GM or Toyota

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wrote:


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Mike Hunter wrote:

Really? Why did you post this in a toyota, gm and ford group?
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You probably are more correct in your assessment than most of us who post here, C.E.!
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On Wed, 10 Feb 2010 11:13:48 -0500, Mike Hunter wrote:

Bullshit. Ford had a recall of 12M vehicles for exploding cruise controls.
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wrote:

You need to look at the total number of vehicles each company had on the road at the time of the recalls, and the number involved.
The percentage of Toyotas on the road subject to recall, even with the MASSIVE recalls currently under way, are significantly lower than the percentage of either Ford or GM over the years.
The infamous engine mount recall by GM in the early 70's involved something like 80% of all GM vehicles on the road at that time. I installed a LOT of tie-down cables!!!!!!!!!!!!
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On Wed, 10 Feb 2010 22:08:38 -0500, clare wrote:

You're preaching to the chior. Over the years GM Ford and Chysler have recalled millions and millions of vehicles for even more serious issues than this; Ford even got away with issuing dashboard stickers for transmissions that could slip from Park to Reverse.
Toyota has one serious recall, albeit affecting a LOT of their vehicles, and all of a sudden they're the worst car maker on Earth.
This is affecting people who would never buy a Toyota in the first place a lot more than those of us who have had a few...or more.

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Hachiroku ハチロク wrote:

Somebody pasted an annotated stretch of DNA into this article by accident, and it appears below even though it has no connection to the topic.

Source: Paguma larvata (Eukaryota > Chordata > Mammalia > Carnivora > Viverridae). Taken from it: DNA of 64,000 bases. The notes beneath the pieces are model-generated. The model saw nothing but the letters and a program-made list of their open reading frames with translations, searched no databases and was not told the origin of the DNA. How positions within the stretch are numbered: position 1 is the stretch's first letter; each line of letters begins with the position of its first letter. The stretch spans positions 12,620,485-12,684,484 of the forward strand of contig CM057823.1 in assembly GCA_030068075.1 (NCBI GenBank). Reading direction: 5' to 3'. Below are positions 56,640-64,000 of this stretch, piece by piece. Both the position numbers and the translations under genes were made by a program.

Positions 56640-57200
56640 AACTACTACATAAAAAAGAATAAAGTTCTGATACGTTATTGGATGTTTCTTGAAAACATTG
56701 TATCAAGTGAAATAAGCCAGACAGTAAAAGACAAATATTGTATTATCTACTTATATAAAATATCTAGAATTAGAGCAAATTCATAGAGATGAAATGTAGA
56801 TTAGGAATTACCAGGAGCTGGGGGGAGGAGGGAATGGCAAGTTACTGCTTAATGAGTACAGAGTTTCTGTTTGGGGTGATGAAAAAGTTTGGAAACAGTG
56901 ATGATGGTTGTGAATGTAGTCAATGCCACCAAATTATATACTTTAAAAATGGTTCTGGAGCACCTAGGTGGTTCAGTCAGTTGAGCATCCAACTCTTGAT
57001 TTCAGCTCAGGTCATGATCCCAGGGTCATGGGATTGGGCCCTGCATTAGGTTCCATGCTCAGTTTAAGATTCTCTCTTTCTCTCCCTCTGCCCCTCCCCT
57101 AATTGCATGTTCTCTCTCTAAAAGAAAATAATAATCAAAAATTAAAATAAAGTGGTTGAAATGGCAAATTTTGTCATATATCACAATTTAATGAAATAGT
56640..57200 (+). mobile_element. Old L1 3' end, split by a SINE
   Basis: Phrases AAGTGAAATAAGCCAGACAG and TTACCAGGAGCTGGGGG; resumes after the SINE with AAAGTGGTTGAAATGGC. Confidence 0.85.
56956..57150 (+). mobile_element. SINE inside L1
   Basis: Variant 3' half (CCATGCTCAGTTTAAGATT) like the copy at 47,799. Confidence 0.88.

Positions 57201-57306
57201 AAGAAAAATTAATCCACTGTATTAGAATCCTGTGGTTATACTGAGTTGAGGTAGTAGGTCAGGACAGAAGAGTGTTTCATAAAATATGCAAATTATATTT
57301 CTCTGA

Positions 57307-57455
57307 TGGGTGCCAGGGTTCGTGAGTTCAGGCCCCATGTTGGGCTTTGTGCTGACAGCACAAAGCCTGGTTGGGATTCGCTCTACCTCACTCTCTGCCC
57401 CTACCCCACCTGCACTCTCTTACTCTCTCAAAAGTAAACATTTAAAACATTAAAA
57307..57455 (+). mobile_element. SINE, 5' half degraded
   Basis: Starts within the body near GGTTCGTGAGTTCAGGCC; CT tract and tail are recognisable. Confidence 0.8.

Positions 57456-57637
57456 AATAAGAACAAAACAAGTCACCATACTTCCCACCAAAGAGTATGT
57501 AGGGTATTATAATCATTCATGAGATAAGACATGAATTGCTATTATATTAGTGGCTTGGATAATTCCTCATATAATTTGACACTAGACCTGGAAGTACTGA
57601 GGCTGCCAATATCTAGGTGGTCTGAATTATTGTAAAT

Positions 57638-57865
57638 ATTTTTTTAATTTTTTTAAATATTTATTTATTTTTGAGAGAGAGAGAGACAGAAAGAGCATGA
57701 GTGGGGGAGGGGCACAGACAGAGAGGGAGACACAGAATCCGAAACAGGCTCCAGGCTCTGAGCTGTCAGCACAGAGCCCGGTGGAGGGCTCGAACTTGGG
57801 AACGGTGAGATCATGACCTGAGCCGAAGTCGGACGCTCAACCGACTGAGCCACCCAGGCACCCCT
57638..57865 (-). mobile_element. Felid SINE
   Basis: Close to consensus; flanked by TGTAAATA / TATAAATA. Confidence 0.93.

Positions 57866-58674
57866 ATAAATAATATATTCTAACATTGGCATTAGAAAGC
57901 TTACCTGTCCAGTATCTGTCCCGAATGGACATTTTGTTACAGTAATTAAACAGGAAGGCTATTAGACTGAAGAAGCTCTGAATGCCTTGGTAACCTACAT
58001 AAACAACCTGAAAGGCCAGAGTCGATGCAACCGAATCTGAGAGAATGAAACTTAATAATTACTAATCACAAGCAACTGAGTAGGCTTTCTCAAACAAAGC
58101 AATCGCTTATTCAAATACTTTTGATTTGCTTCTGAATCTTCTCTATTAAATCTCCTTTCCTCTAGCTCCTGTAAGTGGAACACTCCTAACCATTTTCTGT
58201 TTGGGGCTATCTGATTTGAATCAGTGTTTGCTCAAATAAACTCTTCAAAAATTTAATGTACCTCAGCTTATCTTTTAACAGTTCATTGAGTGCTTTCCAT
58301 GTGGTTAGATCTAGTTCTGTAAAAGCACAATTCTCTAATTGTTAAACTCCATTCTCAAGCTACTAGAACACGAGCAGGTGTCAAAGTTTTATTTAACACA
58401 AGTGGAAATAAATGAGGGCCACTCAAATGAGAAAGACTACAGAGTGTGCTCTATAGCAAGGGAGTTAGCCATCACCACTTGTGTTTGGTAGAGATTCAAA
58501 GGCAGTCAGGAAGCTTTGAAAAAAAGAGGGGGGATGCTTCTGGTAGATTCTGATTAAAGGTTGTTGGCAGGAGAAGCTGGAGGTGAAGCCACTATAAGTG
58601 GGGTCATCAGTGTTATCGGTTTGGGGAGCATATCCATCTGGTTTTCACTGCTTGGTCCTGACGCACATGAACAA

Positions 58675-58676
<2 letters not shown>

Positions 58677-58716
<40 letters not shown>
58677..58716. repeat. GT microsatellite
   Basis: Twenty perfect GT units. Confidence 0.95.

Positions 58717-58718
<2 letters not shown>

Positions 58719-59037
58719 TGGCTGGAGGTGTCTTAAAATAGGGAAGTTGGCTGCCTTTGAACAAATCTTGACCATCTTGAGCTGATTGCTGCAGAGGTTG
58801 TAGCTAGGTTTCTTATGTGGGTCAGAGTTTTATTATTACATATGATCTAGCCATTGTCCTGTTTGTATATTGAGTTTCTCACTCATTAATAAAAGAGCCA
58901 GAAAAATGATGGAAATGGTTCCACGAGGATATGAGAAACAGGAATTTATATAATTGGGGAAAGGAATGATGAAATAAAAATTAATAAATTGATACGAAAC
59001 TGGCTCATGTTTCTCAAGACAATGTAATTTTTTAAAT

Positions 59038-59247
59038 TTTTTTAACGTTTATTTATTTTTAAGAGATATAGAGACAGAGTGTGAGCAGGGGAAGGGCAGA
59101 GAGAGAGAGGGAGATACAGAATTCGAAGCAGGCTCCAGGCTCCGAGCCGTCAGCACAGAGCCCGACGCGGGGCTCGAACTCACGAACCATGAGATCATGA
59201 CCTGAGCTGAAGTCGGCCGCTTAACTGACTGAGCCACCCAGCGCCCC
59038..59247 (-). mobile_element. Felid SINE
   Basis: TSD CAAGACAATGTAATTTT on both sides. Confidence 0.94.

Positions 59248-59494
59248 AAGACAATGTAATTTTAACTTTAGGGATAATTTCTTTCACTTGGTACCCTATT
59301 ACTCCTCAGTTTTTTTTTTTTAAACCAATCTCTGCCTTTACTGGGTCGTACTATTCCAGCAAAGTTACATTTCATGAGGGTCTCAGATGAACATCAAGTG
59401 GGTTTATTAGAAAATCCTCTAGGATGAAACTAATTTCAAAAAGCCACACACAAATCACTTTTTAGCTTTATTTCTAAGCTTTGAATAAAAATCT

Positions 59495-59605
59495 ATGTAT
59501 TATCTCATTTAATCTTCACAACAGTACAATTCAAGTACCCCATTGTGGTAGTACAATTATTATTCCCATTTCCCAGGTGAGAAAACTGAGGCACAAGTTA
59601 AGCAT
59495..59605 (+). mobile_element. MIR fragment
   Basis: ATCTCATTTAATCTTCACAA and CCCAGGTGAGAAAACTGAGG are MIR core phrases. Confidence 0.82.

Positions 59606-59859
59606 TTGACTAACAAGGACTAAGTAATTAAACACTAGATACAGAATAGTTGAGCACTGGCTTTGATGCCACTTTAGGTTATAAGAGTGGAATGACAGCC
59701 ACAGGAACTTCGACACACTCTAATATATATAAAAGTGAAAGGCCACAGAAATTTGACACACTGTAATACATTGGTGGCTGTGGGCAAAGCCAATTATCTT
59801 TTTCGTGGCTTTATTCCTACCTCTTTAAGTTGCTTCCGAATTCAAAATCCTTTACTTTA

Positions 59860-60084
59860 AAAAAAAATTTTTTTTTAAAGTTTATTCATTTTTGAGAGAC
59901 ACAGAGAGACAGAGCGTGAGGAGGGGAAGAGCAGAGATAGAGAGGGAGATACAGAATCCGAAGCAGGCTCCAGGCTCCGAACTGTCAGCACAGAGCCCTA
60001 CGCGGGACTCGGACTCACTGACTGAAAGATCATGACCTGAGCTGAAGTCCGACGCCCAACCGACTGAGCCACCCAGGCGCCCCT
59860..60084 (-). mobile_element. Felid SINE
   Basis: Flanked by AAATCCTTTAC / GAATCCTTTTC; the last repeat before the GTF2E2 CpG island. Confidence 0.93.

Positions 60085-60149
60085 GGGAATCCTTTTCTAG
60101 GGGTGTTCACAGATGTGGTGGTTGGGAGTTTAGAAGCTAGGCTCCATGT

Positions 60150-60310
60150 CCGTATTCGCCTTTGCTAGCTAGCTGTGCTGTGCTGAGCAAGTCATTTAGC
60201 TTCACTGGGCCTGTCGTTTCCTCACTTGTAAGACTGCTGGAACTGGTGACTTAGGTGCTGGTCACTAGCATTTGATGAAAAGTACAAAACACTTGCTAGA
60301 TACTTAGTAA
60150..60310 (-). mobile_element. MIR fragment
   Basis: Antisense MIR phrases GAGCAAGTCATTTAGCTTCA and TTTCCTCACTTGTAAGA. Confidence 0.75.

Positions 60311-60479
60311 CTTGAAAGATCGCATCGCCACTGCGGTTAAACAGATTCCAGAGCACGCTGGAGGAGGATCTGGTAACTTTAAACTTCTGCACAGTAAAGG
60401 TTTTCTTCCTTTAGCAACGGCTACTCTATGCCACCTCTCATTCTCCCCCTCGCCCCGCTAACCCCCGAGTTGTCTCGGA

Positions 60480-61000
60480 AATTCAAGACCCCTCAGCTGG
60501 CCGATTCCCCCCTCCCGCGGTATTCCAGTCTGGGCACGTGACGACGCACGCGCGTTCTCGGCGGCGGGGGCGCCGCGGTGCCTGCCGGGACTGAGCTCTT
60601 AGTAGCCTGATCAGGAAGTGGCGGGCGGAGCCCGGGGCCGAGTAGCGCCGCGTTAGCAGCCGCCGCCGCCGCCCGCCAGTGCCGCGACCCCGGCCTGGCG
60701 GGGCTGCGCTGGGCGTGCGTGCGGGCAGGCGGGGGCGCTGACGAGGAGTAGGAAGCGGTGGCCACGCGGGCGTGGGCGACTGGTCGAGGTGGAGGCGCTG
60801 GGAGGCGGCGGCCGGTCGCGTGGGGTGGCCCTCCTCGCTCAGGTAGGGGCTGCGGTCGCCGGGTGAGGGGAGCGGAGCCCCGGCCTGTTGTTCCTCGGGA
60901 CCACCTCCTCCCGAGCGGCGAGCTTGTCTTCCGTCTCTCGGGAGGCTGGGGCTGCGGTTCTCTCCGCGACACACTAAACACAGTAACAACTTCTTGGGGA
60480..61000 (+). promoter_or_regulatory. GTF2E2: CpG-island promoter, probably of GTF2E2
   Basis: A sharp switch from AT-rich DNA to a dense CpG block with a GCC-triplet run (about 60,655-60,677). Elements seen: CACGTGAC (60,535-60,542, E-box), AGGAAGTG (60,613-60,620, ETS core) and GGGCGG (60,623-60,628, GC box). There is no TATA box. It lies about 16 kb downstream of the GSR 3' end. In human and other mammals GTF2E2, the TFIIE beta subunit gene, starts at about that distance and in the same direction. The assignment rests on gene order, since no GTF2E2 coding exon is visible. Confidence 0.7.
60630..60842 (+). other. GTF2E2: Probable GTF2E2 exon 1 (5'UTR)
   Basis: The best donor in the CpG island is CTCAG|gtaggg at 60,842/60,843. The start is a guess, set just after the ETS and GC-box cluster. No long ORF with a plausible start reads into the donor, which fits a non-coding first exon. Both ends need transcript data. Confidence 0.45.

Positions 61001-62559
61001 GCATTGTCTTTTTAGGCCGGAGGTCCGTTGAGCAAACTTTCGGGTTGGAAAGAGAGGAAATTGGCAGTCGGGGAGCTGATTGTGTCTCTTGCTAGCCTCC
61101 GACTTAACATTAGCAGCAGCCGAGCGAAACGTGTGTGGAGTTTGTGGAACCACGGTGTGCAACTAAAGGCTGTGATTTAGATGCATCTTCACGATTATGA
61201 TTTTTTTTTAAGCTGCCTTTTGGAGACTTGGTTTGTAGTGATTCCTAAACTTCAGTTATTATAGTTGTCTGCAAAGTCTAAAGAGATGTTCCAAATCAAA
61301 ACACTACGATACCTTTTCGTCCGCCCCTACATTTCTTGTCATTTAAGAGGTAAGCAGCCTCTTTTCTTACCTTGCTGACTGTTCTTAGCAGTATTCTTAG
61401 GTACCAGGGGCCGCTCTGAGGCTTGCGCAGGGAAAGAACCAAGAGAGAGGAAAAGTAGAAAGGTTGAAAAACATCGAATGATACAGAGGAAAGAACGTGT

OMG! I remember that! But it wasn't that they would slip into reverse...I had a '76 Ford Granada with a automatic tranny that when you put it in park it occasionally wouldn't engage fully in the tranny, but on the column it was fine. The first time I discovered this, I had parked it on a very slight incline, got out of the car and started to walk away and then I heard "tick-tick-tick-tick..." getting progressively faster and looked to see the car rolling away! Had to run after it, unlock it while moving and jump in to hit the brake...Glad there was nothing around! lol Thier fix at the time was to issue a letter that said that this might happen and you should use the parking brake to prevent it from happening... lmao! NO car companies would not get away with that now, but Ford is a much different and better company now than in the 70's....and you have to remember too - Recalls were a "growing" evolution of car manufacturers and Gov'ts during that time. Back in the 60's 50's, 40's - There were no recalls...Things that happened on cars were considered "quirks" and owners were much more involved in the maintenance and fix of the cars than they are today's consumers, who demand 100% perfection all the time - no mistakes. So to say that "they got away with..." when you are referencing anything before, oh say around 1980 is kind of unfair. In fact, wasn't it the whole Ford Pinto gas tank thing in the 70's that really got the Gov't involved and the whole ball rolling on recalls and manufacturer's responsibility?
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On Thu, 11 Feb 2010 07:56:32 -0500, IYM wrote:

All true. What galls me is the people attacking TOyota and overlooking some of these magnificent recalls from American companies, like recalls are something new.
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Recalls are by far nothing new. I remember when the likes of USA Today would front-page ANY recall GM or Ford had, no matter how insignicant it would be as far as safety or reliability was concerned.
The big thing is the total number of recalls the Toyotas are having today. It's totally in the tens of millions over the past few years, and like a snowball rolling downhill, growing on an almost daily basis. You can whitewash it any way you want, they have major issues to deal with.
And, unlike the tire pressure monitor, or dome light malfunction, or heaven forbid, the leaking gasket recalls GM had in the 80's and 90's, Toyota has REAL safety and relibility issues.
Sludging engines.
Rusting suspensions.
Throttles sticking wide open.
Braking issues.
If you feel that Toyota is being unfairly attacked, then you know exactly how I feel about the way GM has been attacked for the past 25-30 years.
Now, just compare the things on which the GM and Toyota were attacked.
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jr92 wrote: